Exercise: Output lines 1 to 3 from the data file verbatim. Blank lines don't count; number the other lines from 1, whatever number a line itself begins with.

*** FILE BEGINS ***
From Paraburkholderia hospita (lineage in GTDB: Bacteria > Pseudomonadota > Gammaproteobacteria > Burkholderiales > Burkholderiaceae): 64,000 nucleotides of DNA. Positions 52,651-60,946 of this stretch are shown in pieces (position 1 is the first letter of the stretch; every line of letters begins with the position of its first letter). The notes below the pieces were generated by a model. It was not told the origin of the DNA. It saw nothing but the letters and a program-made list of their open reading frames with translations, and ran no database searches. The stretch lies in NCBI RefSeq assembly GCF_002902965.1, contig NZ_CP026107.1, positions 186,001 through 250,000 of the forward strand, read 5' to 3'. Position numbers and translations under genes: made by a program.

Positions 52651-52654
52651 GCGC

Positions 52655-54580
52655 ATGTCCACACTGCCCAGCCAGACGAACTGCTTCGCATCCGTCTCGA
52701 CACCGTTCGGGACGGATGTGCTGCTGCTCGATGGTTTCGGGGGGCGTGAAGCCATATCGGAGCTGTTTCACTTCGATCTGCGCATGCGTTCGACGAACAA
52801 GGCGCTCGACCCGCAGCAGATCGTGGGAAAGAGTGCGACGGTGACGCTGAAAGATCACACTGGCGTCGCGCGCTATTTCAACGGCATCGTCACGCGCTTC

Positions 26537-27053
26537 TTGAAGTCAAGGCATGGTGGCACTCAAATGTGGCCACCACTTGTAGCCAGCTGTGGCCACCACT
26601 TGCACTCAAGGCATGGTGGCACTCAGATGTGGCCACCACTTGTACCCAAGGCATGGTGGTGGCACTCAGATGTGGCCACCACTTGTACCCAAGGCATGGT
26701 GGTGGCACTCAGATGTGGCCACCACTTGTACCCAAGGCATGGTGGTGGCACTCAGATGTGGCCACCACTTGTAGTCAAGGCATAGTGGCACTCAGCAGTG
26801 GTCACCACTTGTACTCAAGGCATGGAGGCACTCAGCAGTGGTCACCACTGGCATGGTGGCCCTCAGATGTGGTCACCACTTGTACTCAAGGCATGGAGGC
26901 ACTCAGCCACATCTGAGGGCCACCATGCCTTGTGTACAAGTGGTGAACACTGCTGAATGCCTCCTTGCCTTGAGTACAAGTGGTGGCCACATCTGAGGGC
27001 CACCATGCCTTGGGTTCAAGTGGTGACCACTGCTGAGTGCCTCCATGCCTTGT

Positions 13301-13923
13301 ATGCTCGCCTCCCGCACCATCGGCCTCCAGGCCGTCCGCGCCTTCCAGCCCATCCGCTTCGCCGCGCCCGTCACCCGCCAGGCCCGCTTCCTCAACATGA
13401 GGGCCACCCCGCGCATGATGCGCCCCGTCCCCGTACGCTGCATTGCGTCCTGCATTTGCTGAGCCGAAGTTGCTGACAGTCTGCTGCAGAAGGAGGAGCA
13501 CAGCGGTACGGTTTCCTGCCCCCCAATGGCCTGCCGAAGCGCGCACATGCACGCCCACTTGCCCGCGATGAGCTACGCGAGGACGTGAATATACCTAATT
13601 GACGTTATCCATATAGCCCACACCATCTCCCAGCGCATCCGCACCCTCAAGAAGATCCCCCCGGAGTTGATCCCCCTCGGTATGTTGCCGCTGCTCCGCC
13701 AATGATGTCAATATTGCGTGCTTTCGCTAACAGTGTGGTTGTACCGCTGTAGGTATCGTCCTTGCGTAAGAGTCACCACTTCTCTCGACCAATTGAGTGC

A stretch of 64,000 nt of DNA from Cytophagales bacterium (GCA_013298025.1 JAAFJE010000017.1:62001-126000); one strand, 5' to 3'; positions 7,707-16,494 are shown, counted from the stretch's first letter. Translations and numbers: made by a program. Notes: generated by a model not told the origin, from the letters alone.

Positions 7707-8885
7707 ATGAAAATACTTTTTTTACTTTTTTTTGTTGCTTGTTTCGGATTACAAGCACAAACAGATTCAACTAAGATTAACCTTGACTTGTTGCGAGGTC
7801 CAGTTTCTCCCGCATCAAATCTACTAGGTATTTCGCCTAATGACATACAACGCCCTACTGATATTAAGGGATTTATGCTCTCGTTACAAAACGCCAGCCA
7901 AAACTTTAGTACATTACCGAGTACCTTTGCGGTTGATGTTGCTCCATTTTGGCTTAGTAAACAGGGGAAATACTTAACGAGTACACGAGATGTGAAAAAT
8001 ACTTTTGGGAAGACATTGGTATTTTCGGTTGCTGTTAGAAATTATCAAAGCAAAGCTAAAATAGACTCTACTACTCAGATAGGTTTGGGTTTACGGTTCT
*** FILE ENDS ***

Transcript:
From Paraburkholderia hospita (lineage in GTDB: Bacteria > Pseudomonadota > Gammaproteobacteria > Burkholderiales > Burkholderiaceae): 64,000 nucleotides of DNA. Positions 52,651-60,946 of this stretch are shown in pieces (position 1 is the first letter of the stretch; every line of letters begins with the position of its first letter). The notes below the pieces were generated by a model. It was not told the origin of the DNA. It saw nothing but the letters and a program-made list of their open reading frames with translations, and ran no database searches. The stretch lies in NCBI RefSeq assembly GCF_002902965.1, contig NZ_CP026107.1, positions 186,001 through 250,000 of the forward strand, read 5' to 3'. Position numbers and translations under genes: made by a program.

Positions 52651-52654
52651 GCGC